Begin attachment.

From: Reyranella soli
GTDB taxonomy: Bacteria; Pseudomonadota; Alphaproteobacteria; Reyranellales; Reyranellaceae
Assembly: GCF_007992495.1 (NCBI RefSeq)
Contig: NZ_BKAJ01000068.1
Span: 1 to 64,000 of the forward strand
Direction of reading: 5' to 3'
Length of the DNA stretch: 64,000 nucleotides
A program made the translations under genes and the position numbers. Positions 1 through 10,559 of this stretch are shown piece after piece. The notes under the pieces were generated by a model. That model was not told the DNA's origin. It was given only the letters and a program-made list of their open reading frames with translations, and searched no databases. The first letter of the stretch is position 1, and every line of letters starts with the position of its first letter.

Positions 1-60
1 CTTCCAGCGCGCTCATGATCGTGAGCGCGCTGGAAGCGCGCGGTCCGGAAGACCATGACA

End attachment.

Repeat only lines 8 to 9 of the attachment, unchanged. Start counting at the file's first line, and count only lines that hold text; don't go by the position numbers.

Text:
A program made the translations under genes and the position numbers. Positions 1 through 10,559 of this stretch are shown piece after piece. The notes under the pieces were generated by a model. That model was not told the DNA's origin. It was given only the letters and a program-made list of their open reading frames with translations, and searched no databases. The first letter of the stretch is position 1, and every line of letters starts with the position of its first letter.

Positions 1-60